Helsinking: Finns’ scores slide

Finland’s much vaunted school system is Helsinking, reports the Economist. PISA scores are falling, especially for boys and the children of immigrants.

Furthermore, surveys should Finnish students are “glum” and more prone than other Europeans to say their classroom environment is bad for learning, reports the Economist. “About half of 14- and 15-year-olds feel that their teachers do not care about their lives.”

Finns worry that test scores are falling and students are unhappy.

Finns worry that test scores are falling and students are unhappy.

Starting in August, a new national curriculum is meant to restore the “joy and meaningfulness of learning.”

In addition to more art, music, teachers will assign more multi-disciplinary team projects, such as a module on Earth’s origins “combining the Big Bang with religious lessons and Finnish poetry.”

Critics say this will worsen the rising inequality “by reducing the time poorer pupils spend on core subjects.”

Both defenders and opponents of the new curriculum think children are less motivated, reports the Economist. “Ten years ago education was highly valued among all Finns,” says Ilppo Kivivuori, deputy head teacher at Hiidenkivi school in Helsinki. “Now that is less clear.”

Teen hates: Group projects

Student-led discussions that waste time and group projects top the list of things teens dislike about school, writes Maureen Downey in the Atlanta Journal-Constitution.

“Repeatedly, students told me they could learn twice as much in half the time if teachers rein in their rambling peers,” she writes.

As for group projects, “the smartest kids do all the work because the grade matters to them,” students say. Slackers slack.

One achiever told Downey he’d always dreaded group assignments or labs until he took nothing but advanced classes his senior year. “When you work with someone who wants the A as much as you do, group projects can be pretty fun,” he said.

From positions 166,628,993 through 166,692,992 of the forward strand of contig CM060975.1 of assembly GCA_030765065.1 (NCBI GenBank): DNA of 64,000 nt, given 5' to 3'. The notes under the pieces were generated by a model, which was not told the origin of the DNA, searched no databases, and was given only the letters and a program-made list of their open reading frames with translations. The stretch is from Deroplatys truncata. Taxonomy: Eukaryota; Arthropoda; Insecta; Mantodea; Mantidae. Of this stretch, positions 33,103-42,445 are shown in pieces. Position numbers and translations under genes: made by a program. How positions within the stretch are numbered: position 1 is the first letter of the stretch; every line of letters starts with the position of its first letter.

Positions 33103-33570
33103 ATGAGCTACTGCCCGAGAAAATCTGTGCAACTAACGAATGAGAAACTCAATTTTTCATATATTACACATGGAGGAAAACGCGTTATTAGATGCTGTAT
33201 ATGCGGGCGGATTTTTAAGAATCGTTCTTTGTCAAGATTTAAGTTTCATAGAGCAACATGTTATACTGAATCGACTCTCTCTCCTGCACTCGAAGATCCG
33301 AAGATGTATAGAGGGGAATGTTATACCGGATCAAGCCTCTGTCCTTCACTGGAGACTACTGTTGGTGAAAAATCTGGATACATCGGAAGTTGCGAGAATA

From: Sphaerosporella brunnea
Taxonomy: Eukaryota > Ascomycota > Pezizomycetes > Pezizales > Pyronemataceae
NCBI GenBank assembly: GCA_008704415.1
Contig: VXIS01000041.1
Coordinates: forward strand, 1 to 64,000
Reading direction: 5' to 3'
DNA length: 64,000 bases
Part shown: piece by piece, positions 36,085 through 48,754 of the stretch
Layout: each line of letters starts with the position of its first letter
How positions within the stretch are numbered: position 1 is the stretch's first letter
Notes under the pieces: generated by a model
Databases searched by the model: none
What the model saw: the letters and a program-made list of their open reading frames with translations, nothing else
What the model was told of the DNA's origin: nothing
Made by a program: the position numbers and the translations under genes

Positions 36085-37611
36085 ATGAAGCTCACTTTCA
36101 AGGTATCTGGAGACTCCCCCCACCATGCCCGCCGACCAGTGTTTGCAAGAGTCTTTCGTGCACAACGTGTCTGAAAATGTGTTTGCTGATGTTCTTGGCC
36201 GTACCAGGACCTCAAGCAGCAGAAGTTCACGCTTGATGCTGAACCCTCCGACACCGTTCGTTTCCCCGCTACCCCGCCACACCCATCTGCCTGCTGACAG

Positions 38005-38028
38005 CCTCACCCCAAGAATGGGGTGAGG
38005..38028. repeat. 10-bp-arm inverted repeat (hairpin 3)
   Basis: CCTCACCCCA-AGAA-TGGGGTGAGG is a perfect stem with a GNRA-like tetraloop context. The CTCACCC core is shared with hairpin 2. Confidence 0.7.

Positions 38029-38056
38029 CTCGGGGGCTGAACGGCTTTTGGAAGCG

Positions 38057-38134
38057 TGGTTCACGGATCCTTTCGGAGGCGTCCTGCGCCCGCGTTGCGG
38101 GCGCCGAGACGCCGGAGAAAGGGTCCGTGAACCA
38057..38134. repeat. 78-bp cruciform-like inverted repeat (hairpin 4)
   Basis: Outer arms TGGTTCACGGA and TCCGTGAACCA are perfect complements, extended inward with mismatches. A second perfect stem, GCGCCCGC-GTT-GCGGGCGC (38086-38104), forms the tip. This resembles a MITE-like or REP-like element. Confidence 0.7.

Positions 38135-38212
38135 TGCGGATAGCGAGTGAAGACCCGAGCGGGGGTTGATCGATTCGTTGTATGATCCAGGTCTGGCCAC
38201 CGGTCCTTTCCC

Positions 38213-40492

My daughter ran into another problem in honors physics. Her lab partners wouldn’t let her do any of the work for fear she’d threaten their A+ average. They couldn’t teach her the material: It was so obvious to them that they couldn’t understand why it wasn’t obvious to her. Knowing they couldn’t carry her through the tests, she transferred to regular physics, where she was the A+ student who couldn’t understand how classmates could be so dim.

Schools overlook introverts’ learning needs

Education trends such as “collaborative learning” and group projects ignore the needs of introverts, writes Michael Godsey, a California English teacher, in The Atlantic. One third to one half of students are introverts, he estimates. They do best working independently and quietly.

Susan Cain’s Quiet: The Power of Introverts in a World That Can’t Stop Talking was a hit, yet “classroom environments that embrace extroverted behavior — through dynamic and social learning activities — are being promoted now more than ever,” writes Godsey.

The University of Chicago library plans to turn a reading room into a “vibrant labratory of interactive learning.”

“Students must overcome isolation in order to learn to write,” according to Dartmouth’s Institute for Writing and Rhetoric.

Recently, he visited a large public high school where all but four of 26 teachers had arranged students in groups or with partners.